Le promete a su padre que dejará el trabajo, pero después del último encuentro le hacen una propuesta que podría arreglarle unos cuantos problemas. ¿Cederá y dejará aparcados sus propios sueños y metas o se mantendrá fiel a sus estrictas reglas? Esta novela corta romántico-erótica contiene escenas de sexo y es perfecta para lectores de J.S. Scott, Leona Lee y Kimberly J & Michelle L. Sólo para adultos. Hay 12 libros en la serie. Serie Contrato con un multimillonario: LIBRO 8 Sobre la autora: Janica escribe historias de amor picantes sobre hombres seductores y las atrevidas mujeres que se enamoran de ellos. Comenzó escribiendo historias con final feliz cuando era adolescente, pero recientemente ha empezado a incluir un toque picante en sus relatos y a publicarlos en Internet. Está casada con un hombre que afirma ser multimillonario por derecho propio, pero que se niega a contratar a alguien que le ayude en la cocina.
Ambos son unos yonkis digitales y trabajan todo el día codo con codo en un gran escritorio. Eh, pero mientras haya un cuenco con alubias de gominola entre ellos, todo va bien. Viven en Las Vegas con un perro pomerania que se comporta como un gato. Le encanta tener noticias de sus lectores.
The author of this book offers an interesting guide to the familiar concept of happiness. Aware that many self-help books are merely the opinions of the respective author, this book, The Science of Happiness, strives to provide the solid factual data where other guides on happiness fail. The author claims to have read hundreds of psychology studies on happiness and has incorporated data from more than 50 of these studies in this easy-to-read text based on psychology research.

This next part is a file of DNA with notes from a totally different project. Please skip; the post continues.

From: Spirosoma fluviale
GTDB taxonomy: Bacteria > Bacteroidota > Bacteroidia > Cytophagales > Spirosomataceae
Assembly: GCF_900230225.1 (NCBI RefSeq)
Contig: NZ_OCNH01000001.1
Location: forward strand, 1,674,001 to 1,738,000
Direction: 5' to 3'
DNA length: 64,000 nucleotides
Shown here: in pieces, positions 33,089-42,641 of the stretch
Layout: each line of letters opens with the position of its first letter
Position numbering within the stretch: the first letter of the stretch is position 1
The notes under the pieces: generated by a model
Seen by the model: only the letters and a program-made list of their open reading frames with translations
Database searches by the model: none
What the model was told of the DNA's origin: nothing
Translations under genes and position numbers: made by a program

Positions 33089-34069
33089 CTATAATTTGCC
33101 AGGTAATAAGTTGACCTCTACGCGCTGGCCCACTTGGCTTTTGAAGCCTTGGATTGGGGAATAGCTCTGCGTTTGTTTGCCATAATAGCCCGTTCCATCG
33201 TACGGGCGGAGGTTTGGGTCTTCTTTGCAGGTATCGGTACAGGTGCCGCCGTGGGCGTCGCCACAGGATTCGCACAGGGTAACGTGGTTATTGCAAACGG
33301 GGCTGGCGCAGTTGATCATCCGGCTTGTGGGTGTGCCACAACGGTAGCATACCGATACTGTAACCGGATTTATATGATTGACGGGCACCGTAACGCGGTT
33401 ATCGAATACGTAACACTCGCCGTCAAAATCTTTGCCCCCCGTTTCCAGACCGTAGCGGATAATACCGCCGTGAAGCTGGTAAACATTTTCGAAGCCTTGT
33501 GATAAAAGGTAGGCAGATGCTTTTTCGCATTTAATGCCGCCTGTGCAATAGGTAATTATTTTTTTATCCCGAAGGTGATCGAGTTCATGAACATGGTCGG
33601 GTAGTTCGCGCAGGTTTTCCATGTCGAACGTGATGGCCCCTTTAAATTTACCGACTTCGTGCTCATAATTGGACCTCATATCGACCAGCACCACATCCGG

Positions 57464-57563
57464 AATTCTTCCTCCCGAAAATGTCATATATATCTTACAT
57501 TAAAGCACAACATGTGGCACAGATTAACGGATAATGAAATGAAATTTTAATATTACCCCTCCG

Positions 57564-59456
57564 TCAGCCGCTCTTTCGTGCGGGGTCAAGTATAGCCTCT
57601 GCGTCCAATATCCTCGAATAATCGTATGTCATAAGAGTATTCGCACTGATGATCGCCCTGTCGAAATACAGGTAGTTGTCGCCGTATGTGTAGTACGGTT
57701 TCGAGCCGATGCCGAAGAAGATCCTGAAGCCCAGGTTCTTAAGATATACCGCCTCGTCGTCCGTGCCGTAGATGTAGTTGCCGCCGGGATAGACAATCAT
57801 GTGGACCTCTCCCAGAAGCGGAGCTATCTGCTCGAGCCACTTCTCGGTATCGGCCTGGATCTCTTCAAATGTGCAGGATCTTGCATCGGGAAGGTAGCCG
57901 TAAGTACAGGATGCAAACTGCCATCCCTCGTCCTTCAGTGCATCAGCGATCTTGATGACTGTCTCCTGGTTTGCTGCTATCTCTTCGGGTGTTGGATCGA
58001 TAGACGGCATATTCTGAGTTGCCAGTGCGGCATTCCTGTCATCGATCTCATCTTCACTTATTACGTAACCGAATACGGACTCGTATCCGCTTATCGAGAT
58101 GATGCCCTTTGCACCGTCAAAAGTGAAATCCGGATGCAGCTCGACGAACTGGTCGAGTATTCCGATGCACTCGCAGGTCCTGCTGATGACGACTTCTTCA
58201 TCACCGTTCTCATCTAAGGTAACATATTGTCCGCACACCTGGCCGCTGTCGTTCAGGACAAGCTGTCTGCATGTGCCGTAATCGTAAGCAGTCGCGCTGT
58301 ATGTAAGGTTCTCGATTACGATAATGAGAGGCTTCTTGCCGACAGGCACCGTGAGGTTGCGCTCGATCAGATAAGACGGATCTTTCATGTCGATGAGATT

The first part of this book covers the connection between health and happiness. This includes examining how emotions such as anger and sadness can be detrimental to our health—or at least affect us temporarily in negative ways. The second part of this guide will offer suggestions for a happier life and debunk many of the more common yet stubborn myths, such as those surrounding social media influence and fake smiles. The third section of this self-help resource will hopefully provide the key to sustainable happiness. Readers who adopt the suggested practices contained herein will not only boost their positive emotions but also greatly improve their overall well-being. For those willing to keep an open mind, study the material, and master the techniques described in its pages, The Science of Happiness could very well be an insightful journey offering a new perspective on life and well-being.